THE TABLES could be turned on Martin Mears this week as the man who has persistently described himself as radical tries to stem pressure for wholesale constitutional reform.
In a 'President's Paper' outlining his objectives for the year which is to be debated by the Law Society council on Thursday, the new president says major constitutional reform of the Law Society would be “premature”.
But two more papers advo-cating major reform will also be debated and Mears faces the prospect of council members seizing the reform agenda.
The president's key constitutional objective is to make John Hayes' successor as secretary general far less powerful.
But he appears keen to prevent a major overhaul of Chancery Lane from diverting energy away from his own policy agenda.
The alternative papers are written by council member David Thomas and a group of staff called the Ginger Group, set up by Hayes in 1989. Thomas stressed his was written before the election and not to upstage Mears.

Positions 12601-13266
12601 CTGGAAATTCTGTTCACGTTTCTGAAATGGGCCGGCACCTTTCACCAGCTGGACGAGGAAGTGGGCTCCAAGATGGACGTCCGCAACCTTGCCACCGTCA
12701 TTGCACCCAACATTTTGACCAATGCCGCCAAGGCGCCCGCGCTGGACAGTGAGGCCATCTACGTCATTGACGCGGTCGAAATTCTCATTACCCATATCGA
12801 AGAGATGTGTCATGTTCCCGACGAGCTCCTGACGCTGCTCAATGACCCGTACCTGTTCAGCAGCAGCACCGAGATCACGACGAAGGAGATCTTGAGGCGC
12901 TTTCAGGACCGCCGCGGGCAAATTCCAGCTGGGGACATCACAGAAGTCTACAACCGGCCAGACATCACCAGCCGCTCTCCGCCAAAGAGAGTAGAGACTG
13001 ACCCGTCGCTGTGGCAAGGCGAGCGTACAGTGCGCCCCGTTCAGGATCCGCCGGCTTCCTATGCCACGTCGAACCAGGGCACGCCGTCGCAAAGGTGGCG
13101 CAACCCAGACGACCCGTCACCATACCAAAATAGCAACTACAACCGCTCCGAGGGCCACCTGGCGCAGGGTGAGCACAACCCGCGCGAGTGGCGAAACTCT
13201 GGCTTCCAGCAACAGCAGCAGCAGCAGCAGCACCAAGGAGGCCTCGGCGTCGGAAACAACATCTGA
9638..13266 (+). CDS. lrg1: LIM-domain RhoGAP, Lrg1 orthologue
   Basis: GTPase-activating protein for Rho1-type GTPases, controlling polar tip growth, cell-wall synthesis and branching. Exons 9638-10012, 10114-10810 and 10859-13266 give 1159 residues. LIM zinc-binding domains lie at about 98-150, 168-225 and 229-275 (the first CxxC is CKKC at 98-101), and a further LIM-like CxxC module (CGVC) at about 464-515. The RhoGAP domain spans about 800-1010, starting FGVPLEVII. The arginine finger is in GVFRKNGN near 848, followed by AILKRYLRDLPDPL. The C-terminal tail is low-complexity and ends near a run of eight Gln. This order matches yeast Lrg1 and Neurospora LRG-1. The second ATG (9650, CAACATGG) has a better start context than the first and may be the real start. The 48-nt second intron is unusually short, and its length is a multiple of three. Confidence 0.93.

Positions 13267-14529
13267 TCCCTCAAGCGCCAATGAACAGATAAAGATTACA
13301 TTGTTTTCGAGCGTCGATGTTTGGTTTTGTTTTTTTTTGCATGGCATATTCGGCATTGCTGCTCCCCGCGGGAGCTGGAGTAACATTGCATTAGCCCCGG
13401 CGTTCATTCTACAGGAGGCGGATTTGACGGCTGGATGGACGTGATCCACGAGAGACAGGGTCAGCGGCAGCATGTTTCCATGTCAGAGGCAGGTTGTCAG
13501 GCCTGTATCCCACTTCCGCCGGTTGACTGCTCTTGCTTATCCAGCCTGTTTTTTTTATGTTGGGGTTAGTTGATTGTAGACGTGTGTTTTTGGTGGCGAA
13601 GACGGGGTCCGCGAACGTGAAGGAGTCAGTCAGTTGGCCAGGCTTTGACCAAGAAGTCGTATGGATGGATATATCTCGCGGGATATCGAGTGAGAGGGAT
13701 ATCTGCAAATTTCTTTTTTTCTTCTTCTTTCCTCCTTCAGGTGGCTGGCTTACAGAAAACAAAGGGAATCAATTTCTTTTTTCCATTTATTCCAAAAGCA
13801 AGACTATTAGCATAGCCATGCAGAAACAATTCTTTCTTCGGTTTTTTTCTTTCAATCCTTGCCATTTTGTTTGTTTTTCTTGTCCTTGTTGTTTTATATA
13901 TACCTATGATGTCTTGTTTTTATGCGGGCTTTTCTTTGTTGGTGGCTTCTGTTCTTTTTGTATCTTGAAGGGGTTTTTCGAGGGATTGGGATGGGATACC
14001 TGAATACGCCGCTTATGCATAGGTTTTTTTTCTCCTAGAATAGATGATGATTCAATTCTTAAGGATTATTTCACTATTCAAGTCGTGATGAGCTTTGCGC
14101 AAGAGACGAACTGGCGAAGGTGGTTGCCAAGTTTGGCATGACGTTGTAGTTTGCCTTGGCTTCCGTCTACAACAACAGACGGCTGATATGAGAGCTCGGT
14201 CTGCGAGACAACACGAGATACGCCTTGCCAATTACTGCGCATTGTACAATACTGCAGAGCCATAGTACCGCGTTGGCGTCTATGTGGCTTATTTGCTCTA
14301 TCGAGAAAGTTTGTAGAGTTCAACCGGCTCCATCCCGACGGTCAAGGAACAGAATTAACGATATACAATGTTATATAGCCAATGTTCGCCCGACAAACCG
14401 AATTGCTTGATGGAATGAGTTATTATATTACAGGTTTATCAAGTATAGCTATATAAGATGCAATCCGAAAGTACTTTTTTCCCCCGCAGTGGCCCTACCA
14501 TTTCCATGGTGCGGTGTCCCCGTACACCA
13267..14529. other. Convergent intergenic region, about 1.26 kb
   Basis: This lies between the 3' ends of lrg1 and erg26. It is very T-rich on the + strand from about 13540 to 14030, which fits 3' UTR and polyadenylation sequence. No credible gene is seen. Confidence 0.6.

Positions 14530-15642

Both papers foresee a continued role for the secretary general. The Ginger Group wants Hayes' replacement to be the “most influential person within the Law Society”.
But Mears told The Lawyer: “A more powerful secretary general? Over my dead body.”
He said reform should be delayed for a year after the success or failure of his own term could be assessed.
The council will also vote on two motions, one calling for a timetable for reform, the other for an activity audit working party chaired by the treasurer to carry out an audit of the society's functions.